5 ‘cool’ alternatives to air conditioners

Cool alternatives to air conditioners

In our earlier post on ways we can cut down on our ‘energy bills‘, we discussed how air conditioners can turn out to be power guzzling monsters that seriously put a dent in our energy costs. We also made a fleeting remark about how there are less power consuming alternatives to air conditioners. So, in this post we have decided to make a list of five such simple contrivances and techniques that are found in the realm of electronics, furnishings as well as architecture. And the best part is – they can easily take the place of your ole air conditioner, at least periodically during the day or at times when the original appliance is broken.

1. Drench your drapes and curtains

There are times when the outside temperature is actually cooler than your room temperature. In such scenarios, you should try to open all your windows. As for notching up on the comfort level, you can also drench or spray your drapes and curtains with cold water (you can also use wet blankets to hang over your lower window opening). So the result will be – cooler winds permeating through a flexible facade of curtains and blankets. But make sure that the humidity level is not high (to begin with) because the dampness present in such wind currents can cause more discomfort than actual benefit.

2. Ice and fan makes a great combination

Let us start out with the simplest solution in the form of just your table fan. You will also need a pack of ice from your refrigerator. The set-up only requires you put the ice pack in front of the fan and then turn on the device. Now most of you have perhaps deduced by now that it is not exactly a permanent solution, given the ice will melt sooner than later. However in cases where your room has lost its ventilation credentials and turned into a hot air trap, this solution will certainly bring temporary relief to you until the repairs or renovations are done.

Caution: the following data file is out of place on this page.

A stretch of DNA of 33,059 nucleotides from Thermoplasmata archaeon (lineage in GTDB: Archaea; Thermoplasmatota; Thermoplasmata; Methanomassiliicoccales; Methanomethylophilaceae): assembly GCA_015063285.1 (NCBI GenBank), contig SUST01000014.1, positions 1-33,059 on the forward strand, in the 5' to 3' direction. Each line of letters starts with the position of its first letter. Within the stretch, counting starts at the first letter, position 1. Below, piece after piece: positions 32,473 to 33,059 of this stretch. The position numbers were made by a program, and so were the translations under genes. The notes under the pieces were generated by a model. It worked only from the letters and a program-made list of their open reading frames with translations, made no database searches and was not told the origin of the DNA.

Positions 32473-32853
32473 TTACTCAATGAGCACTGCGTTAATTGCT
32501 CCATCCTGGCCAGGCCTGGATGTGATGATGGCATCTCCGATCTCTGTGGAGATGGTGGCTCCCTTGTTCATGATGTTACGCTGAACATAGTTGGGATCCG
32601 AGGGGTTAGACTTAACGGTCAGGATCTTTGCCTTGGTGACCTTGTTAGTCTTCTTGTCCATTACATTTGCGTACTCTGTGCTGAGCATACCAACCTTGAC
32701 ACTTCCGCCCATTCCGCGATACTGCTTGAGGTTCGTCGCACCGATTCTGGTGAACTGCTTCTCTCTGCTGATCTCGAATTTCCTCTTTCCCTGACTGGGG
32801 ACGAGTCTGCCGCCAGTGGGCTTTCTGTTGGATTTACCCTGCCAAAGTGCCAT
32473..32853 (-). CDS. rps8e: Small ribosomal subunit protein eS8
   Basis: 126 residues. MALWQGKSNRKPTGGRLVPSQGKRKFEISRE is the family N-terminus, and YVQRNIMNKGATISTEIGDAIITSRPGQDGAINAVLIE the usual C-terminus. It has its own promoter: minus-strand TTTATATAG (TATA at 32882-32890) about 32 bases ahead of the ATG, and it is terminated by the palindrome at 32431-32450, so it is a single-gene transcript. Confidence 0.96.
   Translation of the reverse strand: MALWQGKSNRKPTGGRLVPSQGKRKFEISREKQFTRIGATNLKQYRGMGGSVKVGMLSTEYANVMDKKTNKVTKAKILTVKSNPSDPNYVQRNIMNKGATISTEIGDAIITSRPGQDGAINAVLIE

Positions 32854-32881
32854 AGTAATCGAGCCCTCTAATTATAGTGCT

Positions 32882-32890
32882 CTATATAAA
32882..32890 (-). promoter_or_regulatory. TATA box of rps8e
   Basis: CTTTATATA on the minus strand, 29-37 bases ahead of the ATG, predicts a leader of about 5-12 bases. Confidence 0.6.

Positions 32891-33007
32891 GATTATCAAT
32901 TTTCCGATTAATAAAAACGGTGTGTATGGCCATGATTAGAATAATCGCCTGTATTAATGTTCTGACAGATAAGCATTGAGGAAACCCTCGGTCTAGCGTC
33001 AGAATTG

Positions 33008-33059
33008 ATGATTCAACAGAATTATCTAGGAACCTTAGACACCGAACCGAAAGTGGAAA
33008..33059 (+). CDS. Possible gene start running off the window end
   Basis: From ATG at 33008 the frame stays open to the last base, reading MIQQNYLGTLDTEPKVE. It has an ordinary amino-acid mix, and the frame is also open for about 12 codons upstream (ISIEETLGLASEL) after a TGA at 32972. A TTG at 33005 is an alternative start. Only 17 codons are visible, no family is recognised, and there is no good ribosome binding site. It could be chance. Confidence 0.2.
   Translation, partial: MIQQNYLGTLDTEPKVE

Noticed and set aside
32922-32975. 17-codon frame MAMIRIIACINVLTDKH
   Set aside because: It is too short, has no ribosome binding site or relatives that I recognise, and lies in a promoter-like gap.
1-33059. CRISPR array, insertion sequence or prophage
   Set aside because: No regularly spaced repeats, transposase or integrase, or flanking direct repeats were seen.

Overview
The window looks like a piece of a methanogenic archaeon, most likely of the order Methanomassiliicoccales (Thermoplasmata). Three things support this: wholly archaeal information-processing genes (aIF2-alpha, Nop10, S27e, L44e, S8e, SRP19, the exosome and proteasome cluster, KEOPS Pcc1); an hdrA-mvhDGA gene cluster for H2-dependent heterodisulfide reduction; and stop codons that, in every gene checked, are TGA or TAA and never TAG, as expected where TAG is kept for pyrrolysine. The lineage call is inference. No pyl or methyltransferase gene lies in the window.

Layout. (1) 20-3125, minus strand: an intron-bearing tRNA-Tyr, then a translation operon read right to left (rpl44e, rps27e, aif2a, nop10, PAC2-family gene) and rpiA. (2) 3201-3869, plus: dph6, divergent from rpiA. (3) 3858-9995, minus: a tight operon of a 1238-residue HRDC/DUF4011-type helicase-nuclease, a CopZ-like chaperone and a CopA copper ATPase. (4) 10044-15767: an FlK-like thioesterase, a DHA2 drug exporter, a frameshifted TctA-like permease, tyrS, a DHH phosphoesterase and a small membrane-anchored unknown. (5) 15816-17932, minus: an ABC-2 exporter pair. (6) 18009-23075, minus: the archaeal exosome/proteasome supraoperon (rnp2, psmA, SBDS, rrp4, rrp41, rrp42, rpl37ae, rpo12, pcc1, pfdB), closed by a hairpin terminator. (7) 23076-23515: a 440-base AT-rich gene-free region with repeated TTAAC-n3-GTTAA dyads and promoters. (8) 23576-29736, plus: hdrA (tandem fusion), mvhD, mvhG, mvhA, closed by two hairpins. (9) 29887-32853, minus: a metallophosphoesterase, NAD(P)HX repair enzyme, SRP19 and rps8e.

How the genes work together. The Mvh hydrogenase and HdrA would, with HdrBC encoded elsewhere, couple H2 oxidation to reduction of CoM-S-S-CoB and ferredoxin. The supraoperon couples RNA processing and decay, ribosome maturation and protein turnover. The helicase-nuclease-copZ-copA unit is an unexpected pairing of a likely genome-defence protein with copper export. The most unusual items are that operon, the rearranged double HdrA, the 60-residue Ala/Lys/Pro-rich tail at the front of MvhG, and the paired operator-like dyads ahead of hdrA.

3. Geothermal Heat Pump

Arguably the most complex of all the cooling systems mentioned here, a geothermal heat pump utilizes earth’s balanced temperature to cool your room. How does the scope work? Well, the system comprises of two separate units for indoor and outdoors that helps in pushing water along the ground and then pumping it back to the inside. So when you require cooling, the soil absorbs the extra heat from the water piped into your floor. This mechanism reduces the energy requirement of your house’s cooling system. Now in terms of practicality, a geothermal heat pump will cost more than regular techniques. But as with the majority of non-conventional energy sources, it will make up for its initial cost by saving energy for more than 3 to 4 years.

4. Other architectural techniques

Passive architectural techniques are always conducive to controlling the temperature inside our house. In this regard, there are effective designs in the form of high insulation that efficiently mitigates your residence from any kind of outside climatic influence. Of course, it is not really practical for many of us to start re-investing in our home’s insulation credentials. However there can be some solutions that are more accessible. For example, a dark painted roof will absorb more heat from the sun, which in turn increases the temperature inside the room. Following the same principle, light painted walls tend to reflect both light and heat, thus showcasing the ‘strategic cooling value’ of various colors and wall textures.

In physical terms, hot air is lighter and hence has the tendency to rise up. So, clerestories (or ceiling level openings) can function as perfect outlets for such heated whiffs. Windows on the other hand (preferably with lower sill level) can help in inducting heavier colder air from outside.

5. Passive actions on your part

Other than just climate change, much of the heat generated in our rooms come from running electronic appliances like televisions, computers and even dish-washers. So a good way to reduce the interior temperature is to simply turn off (and unplug) these heat generating sources.

You can also opt for scheduling your windows – just shut them when the sun is up and open them during the late evening time of the day. You can also improve upon the scope of cross ventilation by strategically placed window openings or even by placing those box fans or table fans along the opposite walls of a room (close to the windows).

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